Top Ten Favorite Movies Set Between 1750 and 1799


Below is my current list of favorite movies set between 1750 and 1799: 


1 - The Last of the Mohicans

1. “The Last of the Mohicans” (1992) – Michael Mann directed what I believe is the best film adaptation of James Fenimore Cooper’s 1826 novel set during the Seven Years War. The movie starred Daniel Day-Lewis, Madeleine Stowe, Wes Studi and Russell Means.

2 - Dangerous Liaisons

2. “Dangerous Liaisons” (1988) – Stephen Frears directed this sumptuous Oscar nominated adaptation of screenwriter Christopher Hampton’s 1985 stage play, which was an adaptation of Pierre Choderlos de Laclos’ 1782 novel. The movie starred Glenn Close, John Malkovich and Michelle Pfieffer.

3 - Crouching Tiger Hidden Dragon

3. “Crouching Tiger, Hidden Dragon” (2000) – Ang Lee directed this superb Oscar winning adaptation of Wang Dulu’s wuxia novel. The movie starred Chow Yun-fat, Michelle Yeoh and Zhang Ziyi.

4 - Amazing Grace

4. “Amazing Grace” (2006) – Ioan Gruffudd, Benedict Cumberbatch and Romola Garai starred in this biopic about British politician/abolitionist William Wilberforce’s efforts to end Britain’s TransAtlantic slave trade. Michael Apted directed.

5 - The Scarlet Pimpernel

5. “The Scarlet Pimpernel” (1982) – Anthony Andrews and Jane Seymour starred in this superb adaptation of Baroness Orczy’s 1905 novel and its 1913 sequel, “Eldorado”. Directed by Clive Donner, the movie co-starred Ian McKellen.

6 - Pride and Prejudice 2005

6. “Pride & Prejudice” (2005) – Joe Wright directed this first-rate adaptation of Jane Austen’s 1813 novel. The movie starred Keira Knightley and Matthew Macfadyen.

7 - 1776

7. “1776” (1972) – William Daniels, Howard da Silva and Ken Howard starred in this adaptation of Peter Stone’s 1969 Broadway musical set during the American Revolution. Peter H. Hunt directed.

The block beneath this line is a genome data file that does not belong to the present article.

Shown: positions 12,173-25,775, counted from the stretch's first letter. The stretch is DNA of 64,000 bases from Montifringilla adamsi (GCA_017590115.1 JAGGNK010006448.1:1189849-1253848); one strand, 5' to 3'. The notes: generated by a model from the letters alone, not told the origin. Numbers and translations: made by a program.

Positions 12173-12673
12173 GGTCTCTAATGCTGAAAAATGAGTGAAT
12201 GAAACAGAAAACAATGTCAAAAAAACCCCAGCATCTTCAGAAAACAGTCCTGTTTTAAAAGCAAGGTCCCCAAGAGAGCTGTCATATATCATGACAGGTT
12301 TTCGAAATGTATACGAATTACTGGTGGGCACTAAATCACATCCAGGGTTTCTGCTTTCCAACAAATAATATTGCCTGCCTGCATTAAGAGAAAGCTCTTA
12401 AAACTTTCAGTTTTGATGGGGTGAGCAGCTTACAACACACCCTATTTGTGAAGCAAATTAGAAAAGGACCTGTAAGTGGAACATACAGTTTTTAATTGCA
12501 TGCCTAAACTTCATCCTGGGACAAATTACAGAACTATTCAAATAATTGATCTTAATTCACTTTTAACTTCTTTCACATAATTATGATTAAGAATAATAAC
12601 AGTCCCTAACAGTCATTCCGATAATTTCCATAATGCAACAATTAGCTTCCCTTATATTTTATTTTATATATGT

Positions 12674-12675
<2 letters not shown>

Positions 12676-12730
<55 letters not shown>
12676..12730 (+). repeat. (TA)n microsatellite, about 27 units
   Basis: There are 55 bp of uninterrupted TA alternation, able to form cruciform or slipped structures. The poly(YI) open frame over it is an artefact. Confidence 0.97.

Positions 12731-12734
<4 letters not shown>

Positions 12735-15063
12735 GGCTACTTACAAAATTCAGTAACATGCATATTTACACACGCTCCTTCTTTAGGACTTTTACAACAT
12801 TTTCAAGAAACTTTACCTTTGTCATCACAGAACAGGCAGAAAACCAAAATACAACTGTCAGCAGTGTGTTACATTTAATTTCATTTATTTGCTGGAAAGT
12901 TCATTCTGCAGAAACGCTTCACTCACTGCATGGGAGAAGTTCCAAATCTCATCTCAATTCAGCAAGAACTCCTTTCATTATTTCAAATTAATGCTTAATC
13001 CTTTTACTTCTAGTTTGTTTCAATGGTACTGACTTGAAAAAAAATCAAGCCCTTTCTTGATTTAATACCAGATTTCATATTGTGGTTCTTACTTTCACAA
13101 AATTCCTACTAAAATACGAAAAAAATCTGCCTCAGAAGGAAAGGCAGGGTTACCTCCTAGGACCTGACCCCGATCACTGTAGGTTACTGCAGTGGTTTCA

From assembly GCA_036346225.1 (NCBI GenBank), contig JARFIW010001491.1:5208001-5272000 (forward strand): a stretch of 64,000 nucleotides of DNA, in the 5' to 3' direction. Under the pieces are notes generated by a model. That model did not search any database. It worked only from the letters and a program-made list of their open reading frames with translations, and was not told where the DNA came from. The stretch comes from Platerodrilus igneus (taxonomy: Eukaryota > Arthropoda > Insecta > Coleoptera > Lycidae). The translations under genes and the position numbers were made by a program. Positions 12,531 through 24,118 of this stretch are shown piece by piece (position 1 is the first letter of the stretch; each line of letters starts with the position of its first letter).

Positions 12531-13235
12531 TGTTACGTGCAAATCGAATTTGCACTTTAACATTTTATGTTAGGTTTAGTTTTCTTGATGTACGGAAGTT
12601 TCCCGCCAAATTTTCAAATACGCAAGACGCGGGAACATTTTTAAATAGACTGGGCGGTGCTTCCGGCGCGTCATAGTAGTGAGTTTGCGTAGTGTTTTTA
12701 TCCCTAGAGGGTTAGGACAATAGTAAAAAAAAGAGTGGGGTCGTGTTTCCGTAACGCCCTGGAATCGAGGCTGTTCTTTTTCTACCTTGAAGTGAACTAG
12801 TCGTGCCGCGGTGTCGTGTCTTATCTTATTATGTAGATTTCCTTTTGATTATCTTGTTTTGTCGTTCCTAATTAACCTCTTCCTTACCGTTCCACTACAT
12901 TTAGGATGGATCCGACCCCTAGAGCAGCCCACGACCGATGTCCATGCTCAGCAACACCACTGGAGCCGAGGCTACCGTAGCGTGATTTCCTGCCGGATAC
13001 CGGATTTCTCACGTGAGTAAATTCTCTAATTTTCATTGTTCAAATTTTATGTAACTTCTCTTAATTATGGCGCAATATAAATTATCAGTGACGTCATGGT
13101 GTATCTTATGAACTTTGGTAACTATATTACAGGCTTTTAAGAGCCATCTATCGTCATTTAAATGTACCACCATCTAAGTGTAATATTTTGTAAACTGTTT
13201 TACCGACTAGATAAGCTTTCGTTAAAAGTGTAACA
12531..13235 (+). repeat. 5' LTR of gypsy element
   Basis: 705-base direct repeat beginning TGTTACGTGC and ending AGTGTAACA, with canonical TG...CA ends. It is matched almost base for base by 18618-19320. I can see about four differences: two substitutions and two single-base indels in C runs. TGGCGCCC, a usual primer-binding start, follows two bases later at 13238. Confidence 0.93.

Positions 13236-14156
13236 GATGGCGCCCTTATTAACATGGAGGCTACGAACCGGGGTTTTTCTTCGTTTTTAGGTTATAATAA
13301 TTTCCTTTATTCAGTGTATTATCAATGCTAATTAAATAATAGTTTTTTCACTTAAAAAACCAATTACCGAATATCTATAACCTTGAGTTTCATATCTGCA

8 - The Scarecrow of Romney Marsh

8. “The Scarecrow of Romney Marsh” (1963) – Patrick McGoohan starred in this Disney adaptation of Russell Thorndike’s 1915 novel, “Doctor Syn: A Tale of the Romney Marsh”. James Neilson directed.

9 - Jefferson in Paris

9. “Jefferson in Paris” (1995) – Ismail Merchant co-produced and James Ivory directed this semi-fictionalized account of Thomas Jefferson’s tenure as U.S. Ambassador to France. The movie starred Nick Nolte, Greta Scacchi, Gwyneth Paltrow and Thandie Newton.

10 - April Morning

10. “April Morning” (1988) – Chad Lowe, Tommy Lee Jones and Robert Urich starred in this adaptation of Howard Fast’s 1961 novel about the Battle of Lexington and Concord. Delbert Mann directed.


Five Favorite Episodes of “THE MUSKETEERS” Season Two (2015)

Below is a list of my five favorite episodes from Season Two of “THE MUSKETEERS”, the BBC’s historical action-drama based on Alexandre Dumas, père’s 1844 novel. Created by Adrian Hodges, the series stars Tom Burke, Santiago Cabrera, Howard Charles and Luke Pasqualino:


1. (2.07) “A Marriage of Inconvenience” – In this episode, France’s premier minister and former spy, Comte de Rochefort, uses an assassin to kill of members of King Louis XIII’s council and advance his position at court; while he learns the truth about Queen Anne’s past relationship with Musketeer Aramis.

2. (2.10) “Trial and Punishment” – In the season finale, Musketeers Athos and d’Artagnan rescue Constance from the executioner’s sword; and with Treville they help Porthos to capture the Spanish spymaster Vargas. Meanwhile, Louis has signed Anne’s death warrant, leading to a confrontation between Rochefort and the Musketeers.

3. (2.02) “An Ordinary Man” – Wanting to experience the life of an ordinary citizen, the King Louis accompanies the Musketeers on the streets of Paris . . . before he and Musketeer d’Artagnan are kidnapped by slave traders.

4. (2.09) “The Accused” – After being rebuffed by the Queen, Rochefort produces a fake letter from her to her brother, the King of Spain, in an effort to frame her for treason. Meanwhile; the royal physician, Dr. Lemay and the Queen’s aide, Constance Bonacieux; are implicated in an attempt to poison the King.

5. (2.03) “The Good Traitor” – An ex-general from the Spanish army arrives in Paris to plead for help in rescuing his daughter, held by Spanish agents in Paris; in exchange for a coded formula and cypher machine of a deadly new gunpowder that the Spanish also want.